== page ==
Background: Similar to other domains, engineering education lacks a framework to classify active learning methods used in classrooms, which makes it difficult to evaluate when and why they are effective for learning. Purpose/Hypothesis: This study evaluated the effectiveness and applicability of the Differentiated Overt Learning Activities (DOLA) framework, which classifies learning activities as interactive, constructive, or active, for engineering classes. We tested the ICAP hypothesis that student learning is more effective in interactive than constructive activities, which are more effective than active activities, which are more effective than passive activities. Design/Method: We conducted two studies to determine how and to what degree differentiated activities affected student learning outcomes; we measured student knowledge and understanding of materials science and engineering concepts. Results: Study 1 showed that students scored higher on all postclass quiz questions after participating in interactive and constructive activities than after the active activities. Student scores on more difficult, inference questions suggested that interactive activities provided significantly deeper learning than constructive or active activities. Study 2 showed that student learning, in terms of gain scores, increased systematically from passive to active to constructive to interactive, as predicted by the ICAP hypothesis. All the increases, from condition to condition, were significant. Conclusions: Our analyses of classroom activities in the engineering domain showed that they fit within the taxonomy of the DOLA framework. The results of the two studies provided evidence to support the predictions of the ICAP hypothesis.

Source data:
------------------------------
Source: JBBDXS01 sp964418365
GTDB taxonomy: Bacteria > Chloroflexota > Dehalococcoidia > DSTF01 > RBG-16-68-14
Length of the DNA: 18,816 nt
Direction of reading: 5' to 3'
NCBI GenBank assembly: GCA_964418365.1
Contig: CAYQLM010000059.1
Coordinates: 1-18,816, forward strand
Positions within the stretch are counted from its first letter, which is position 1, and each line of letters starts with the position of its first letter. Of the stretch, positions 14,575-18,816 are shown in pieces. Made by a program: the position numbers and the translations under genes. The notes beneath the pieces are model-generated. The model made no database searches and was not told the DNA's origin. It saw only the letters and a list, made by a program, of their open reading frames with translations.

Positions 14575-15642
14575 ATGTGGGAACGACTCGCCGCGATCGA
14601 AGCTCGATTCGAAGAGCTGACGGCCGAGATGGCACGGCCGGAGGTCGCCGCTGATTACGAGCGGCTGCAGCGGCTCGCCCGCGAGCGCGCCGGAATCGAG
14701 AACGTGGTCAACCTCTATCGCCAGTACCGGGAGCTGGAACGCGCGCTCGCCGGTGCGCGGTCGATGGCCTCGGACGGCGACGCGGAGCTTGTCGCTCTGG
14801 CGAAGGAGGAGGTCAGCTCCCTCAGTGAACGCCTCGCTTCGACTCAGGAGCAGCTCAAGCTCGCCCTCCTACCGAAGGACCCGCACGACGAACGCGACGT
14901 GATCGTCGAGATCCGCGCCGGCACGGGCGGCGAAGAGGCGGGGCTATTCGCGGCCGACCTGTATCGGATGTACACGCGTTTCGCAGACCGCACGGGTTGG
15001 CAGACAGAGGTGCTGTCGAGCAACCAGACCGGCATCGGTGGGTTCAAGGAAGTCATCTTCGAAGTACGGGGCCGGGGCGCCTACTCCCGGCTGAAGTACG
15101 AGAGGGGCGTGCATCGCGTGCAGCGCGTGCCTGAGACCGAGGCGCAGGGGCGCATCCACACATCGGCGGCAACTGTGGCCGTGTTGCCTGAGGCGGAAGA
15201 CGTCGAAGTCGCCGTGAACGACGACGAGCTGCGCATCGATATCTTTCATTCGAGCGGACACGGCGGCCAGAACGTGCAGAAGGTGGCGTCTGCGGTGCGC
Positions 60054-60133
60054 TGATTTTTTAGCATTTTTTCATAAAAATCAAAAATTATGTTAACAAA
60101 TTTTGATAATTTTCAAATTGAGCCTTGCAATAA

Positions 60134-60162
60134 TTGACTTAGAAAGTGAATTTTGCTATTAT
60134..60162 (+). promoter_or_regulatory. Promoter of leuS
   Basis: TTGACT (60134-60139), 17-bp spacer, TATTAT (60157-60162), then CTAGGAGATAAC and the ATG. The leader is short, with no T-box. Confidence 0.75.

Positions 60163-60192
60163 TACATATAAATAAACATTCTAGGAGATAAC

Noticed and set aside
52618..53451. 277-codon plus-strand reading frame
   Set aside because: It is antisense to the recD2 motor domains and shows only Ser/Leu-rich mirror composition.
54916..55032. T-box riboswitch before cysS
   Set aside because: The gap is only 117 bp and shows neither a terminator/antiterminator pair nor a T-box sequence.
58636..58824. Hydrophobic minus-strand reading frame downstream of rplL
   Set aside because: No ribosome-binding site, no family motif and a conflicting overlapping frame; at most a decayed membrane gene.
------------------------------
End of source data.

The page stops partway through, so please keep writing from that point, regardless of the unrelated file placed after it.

Original languageEnglish (US)
Pages (from-to)346-374
Number of pages29
JournalJournal of Engineering Education
Issue number3
StatePublished - Jul 2013


  • Active learning
  • Engineering learning
  • Instructional methods

ASJC Scopus subject areas

  • Education
  • General Engineering


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